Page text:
After years of hard work, your cutting boards deserve a makeover! Not only will this improve the look, but it’s more sanitary as the years of cut marks are more likely to retain bacteria. Follow this simple tutorial to learn how to Refinish your kitchen cutting board.
I’m going to show you two ways that you can refinish your cutting boards, depending on the tools you have, and the type of cutting board. I have a thickness planer that is wide enough to accommodate my cutting boards, but with a little extra elbow grease this job can be accomplished with a hand scraper and sand paper, or even sand paper alone.
Tools of the job
This is similar to the thickness planer that I have. It is a 12″ Makita model. Dewalt also makes a very popular planer that has a 13″ capacity – 13″ Dewalt Planer. This is an easy tool for even a beginner woodworker to use. It requires a little knowledge but it is relatively safe and easy to get good results.
Card Scrapers are a great tool for even a novice to learn to use. They actually cut like a hand plane but at a fraction of the cost and without the risk of gouging the surface. They will work on tough grain as well. There are some great videos on youtube of how to sharpen and maintain them. Here is one by my favorite local craftsman, BJ Mac.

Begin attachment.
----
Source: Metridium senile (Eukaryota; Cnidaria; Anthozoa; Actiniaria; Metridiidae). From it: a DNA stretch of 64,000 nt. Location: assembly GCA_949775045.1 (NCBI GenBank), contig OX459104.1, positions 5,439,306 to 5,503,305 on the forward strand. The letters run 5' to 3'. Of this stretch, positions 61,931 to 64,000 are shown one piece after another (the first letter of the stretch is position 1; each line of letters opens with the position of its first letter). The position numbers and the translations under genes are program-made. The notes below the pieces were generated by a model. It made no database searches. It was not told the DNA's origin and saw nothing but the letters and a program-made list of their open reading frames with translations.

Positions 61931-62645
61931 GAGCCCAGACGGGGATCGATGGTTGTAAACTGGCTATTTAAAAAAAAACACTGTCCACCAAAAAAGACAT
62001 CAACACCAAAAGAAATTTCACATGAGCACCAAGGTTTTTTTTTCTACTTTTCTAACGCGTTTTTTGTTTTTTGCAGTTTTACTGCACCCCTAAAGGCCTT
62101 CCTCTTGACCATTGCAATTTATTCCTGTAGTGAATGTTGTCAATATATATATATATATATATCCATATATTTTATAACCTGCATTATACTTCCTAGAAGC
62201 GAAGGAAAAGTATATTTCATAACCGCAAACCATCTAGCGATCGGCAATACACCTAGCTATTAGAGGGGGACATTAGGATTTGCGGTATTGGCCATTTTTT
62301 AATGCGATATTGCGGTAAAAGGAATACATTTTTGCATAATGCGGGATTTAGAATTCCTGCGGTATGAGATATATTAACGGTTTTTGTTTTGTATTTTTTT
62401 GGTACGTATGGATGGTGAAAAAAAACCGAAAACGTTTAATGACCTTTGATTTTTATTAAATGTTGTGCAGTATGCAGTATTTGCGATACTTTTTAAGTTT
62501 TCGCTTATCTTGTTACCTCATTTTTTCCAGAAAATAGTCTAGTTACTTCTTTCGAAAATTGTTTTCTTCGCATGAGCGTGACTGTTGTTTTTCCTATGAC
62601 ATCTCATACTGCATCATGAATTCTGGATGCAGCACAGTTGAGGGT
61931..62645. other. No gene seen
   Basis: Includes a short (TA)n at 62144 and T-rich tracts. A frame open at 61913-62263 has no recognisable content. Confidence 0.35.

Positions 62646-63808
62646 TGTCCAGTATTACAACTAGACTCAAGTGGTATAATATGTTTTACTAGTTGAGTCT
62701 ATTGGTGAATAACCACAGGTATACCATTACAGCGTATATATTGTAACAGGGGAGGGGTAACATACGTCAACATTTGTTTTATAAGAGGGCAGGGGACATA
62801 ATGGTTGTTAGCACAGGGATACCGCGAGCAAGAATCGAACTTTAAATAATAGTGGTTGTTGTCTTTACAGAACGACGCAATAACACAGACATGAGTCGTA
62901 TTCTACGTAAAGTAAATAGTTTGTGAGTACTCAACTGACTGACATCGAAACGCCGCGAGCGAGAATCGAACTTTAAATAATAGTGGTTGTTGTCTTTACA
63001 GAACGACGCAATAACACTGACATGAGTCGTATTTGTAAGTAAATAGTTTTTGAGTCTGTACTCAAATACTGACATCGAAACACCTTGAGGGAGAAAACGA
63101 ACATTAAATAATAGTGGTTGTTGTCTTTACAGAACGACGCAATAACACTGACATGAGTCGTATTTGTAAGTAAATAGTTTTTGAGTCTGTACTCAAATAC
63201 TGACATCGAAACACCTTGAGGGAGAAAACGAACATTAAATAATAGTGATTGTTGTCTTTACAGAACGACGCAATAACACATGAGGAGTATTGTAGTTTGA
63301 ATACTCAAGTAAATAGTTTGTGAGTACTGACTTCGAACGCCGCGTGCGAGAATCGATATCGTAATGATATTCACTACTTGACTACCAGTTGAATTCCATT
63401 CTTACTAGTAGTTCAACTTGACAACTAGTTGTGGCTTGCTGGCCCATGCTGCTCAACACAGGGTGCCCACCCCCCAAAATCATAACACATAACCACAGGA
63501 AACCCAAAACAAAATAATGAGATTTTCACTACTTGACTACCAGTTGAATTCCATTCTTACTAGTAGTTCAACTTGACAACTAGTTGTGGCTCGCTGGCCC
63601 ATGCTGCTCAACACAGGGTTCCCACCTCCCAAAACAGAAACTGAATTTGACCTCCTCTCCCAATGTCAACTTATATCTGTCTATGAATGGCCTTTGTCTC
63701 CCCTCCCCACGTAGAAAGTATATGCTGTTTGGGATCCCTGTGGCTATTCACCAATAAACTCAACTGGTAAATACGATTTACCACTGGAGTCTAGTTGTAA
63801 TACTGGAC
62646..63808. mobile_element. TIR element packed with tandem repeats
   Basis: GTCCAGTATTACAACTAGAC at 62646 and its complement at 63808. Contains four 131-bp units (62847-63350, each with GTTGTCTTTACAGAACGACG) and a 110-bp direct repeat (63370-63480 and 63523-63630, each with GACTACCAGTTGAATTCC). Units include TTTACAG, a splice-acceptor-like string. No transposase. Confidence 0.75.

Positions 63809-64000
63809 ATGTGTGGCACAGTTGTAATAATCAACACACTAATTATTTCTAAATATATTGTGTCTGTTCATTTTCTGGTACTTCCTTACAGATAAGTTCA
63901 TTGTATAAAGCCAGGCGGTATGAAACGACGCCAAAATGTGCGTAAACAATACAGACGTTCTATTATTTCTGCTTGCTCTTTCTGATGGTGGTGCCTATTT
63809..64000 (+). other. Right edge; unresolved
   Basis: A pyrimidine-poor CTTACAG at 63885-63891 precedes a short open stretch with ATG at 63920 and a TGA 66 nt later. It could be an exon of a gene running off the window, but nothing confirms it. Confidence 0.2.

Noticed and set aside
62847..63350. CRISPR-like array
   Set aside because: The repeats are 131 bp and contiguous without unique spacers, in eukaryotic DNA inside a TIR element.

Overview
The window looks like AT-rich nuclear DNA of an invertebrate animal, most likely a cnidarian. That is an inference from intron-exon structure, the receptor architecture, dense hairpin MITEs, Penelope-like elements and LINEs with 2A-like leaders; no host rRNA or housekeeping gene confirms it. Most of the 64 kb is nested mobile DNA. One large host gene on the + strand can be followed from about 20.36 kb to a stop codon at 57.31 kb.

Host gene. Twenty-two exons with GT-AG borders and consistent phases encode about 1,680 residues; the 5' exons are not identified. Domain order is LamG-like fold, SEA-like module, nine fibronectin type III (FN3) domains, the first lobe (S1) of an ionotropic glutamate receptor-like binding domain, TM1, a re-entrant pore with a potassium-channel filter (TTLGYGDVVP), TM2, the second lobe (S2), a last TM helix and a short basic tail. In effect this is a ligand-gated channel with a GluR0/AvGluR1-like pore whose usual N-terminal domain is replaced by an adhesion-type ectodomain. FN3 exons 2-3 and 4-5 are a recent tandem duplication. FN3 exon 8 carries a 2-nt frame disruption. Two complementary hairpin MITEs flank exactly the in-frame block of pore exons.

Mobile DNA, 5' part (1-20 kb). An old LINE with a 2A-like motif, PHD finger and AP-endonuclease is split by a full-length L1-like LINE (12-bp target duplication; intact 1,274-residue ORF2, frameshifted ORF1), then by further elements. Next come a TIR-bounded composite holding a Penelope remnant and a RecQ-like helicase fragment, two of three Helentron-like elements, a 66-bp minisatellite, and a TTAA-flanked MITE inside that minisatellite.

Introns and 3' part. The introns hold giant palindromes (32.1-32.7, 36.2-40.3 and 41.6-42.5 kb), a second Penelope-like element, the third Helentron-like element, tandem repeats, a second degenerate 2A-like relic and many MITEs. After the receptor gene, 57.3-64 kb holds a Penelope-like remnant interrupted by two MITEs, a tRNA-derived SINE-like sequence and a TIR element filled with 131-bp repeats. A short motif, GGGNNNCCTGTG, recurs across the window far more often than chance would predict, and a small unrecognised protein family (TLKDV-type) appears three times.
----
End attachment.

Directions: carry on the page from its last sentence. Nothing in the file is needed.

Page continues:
Sand Paper is essential for most woodworking jobs. Most everyone has used sand paper on some project or another. It can be purchased at any home center or hardware store. But most people don’t appreciate how much quality really matters, but quality will significantly affect how long the paper last, how quickly it removes material and how often it clogs. The best sand paper I have used (And I’ve used a lot) is Norton ProSand. Another good option is 3M Pro Grade. Either way, it is worth investing in quality sand paper, and if you’ve ever sanded until your hands are numb, you can attest to this!
If you are using a thickness planer, the first step is going to be to make sure your cutting board fits through it. Most bench-top thickness planers are 12″ or 13″ capacity. I have built a few cutting boards and I have used this dimension as a width limitation to ensure I can use my thickness planer to refinish it in the future.
Most cutting boards are made “butcher block” style, which means the board is made up of narrow strips glued together. This is also means that the grain can be going in alternating directions. This can make using the thickness planer a little tricky, as running board against the grain can result in tear out. One way to deal with this is to wet the surface. The surface should be damp. Give the surface a minute to absorb the water and make sure the surface is damp but not wet to the touch. take light cuts and if you see a bit of tear out try alternating the feed direction of the board. Continue feeding the cutting board through until the surface finish becomes uniform and all the cut marks are gone.
A word of caution: – A thickness planer should not be used on an end grain cutting board. There is a risk of it catching and breaking up inside the planer, or ejecting chunks of wood at high speed. It could also damage the planer.